‘Introduce standardised testing,’ suggest education scientists

Summary

Pupils in Flemish schools should take standardised tests at the end of primary school and periodically during secondary school, according to education scientists in Antwerp

Objective testing

Students should take standardised tests throughout their education to assess where they are in basic courses, Antwerp University (UAntwerp) experts have told De Standaard. Several neighbouring countries measure the level of students and schools with such tests, they said.

The educational scientists suggested that all students across the region take exactly the same tests, both at the end of primary education and after every grade (two years) of secondary education. They should cover only basic subjects, however, like Dutch and mathematics, they suggested. The tests would have to reflect the grasp of the subject the students should have at that time.

Flanders’ education networks currently organise different kinds of tests at the end of primary school, but there is no standardised tool. The lack of standardised tests is linked to the Belgian constitution, which stipulates that education networks and schools are free to organise their own systems of education.

The government only requires that schools respect the eindtermen – the final requirements for pupils to graduate. UAntwerp points out that the evaluation of students lies nearly entirely in the hands of teachers.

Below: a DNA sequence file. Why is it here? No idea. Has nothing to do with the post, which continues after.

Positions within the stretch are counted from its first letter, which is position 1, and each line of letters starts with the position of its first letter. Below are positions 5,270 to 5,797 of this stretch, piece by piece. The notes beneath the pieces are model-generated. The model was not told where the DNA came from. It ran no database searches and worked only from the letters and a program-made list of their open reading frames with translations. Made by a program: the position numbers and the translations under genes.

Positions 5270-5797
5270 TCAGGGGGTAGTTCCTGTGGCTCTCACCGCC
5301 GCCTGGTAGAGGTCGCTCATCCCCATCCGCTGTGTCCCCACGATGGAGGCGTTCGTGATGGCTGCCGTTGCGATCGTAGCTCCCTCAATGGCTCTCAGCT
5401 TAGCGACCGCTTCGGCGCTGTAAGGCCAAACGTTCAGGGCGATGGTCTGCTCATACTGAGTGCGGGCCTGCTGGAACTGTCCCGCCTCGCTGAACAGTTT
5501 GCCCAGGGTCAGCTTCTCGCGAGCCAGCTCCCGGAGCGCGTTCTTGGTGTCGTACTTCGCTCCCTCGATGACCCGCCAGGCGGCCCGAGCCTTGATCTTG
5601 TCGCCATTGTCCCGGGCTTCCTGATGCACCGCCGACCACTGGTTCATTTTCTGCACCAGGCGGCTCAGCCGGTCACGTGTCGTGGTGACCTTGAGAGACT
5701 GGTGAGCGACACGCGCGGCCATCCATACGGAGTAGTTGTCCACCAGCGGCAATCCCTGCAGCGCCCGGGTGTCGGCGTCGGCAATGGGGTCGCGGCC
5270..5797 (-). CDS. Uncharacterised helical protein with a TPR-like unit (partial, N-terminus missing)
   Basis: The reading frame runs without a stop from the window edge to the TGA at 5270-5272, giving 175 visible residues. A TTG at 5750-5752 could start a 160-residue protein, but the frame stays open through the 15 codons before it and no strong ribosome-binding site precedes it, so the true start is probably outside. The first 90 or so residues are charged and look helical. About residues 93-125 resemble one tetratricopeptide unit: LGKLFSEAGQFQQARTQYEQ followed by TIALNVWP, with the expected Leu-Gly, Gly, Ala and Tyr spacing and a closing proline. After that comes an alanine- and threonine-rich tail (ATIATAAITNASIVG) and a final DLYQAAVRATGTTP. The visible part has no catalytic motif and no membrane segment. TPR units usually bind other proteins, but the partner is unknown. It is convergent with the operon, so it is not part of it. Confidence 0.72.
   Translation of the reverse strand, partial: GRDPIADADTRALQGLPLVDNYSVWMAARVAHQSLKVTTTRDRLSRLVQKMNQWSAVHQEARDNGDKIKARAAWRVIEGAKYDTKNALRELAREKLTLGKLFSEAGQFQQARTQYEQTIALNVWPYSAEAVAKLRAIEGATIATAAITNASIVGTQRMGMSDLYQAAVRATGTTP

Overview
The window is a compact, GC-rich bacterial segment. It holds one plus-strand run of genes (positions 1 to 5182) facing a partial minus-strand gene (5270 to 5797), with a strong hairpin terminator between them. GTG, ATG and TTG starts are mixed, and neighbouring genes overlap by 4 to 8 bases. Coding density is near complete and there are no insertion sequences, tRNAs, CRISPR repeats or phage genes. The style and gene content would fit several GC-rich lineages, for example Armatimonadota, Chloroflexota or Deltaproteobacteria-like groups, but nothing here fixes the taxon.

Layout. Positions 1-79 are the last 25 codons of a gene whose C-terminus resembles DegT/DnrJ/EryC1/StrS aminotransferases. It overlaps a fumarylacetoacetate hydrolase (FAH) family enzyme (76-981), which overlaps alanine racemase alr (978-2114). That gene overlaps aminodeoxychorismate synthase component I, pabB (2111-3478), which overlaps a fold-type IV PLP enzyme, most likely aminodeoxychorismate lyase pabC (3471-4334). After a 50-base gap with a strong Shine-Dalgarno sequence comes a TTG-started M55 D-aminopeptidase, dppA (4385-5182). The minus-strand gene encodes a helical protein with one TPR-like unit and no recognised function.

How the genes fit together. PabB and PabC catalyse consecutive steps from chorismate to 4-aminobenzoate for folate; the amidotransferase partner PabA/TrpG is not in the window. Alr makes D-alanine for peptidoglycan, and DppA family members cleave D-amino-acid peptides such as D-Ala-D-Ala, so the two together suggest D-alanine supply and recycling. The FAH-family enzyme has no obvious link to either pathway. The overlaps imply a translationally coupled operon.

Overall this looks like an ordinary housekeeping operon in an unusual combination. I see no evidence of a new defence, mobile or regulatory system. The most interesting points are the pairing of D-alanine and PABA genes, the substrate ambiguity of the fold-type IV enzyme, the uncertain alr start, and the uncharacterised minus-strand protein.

“Complementing the evaluation with an objective test would offer many advantages,” said education science professor Jan Vanhoof. Individual prejudices or preferences are, for example, ruled out in standardised tests, he said.

Education minister Hilde Crevits said that she would examine the possibility of introducing standardised testing.

Photo courtesy KTA 2 Hasselt

Educational system

The Flemish educational system is divided into two levels: primary (age six to 12) and secondary school (12 to 18). Education is compulsory for children between the ages of six and 18.
Types - There are three educational networks in Flanders: the Flemish Community’s GO! network, and publicly funded education – either publicly or privately run.
Not enough space - In recent years, Flemish schools have been struggling with persistent teacher shortages and a growing lack of school spaces.
No tuition fees - Nursery, primary and secondary school are free in Flanders.
1

million school-going children in 2013

30

million euros Flemish education budget for new school infrastructures in 2013

11

percent of boys leaving secondary school without a diploma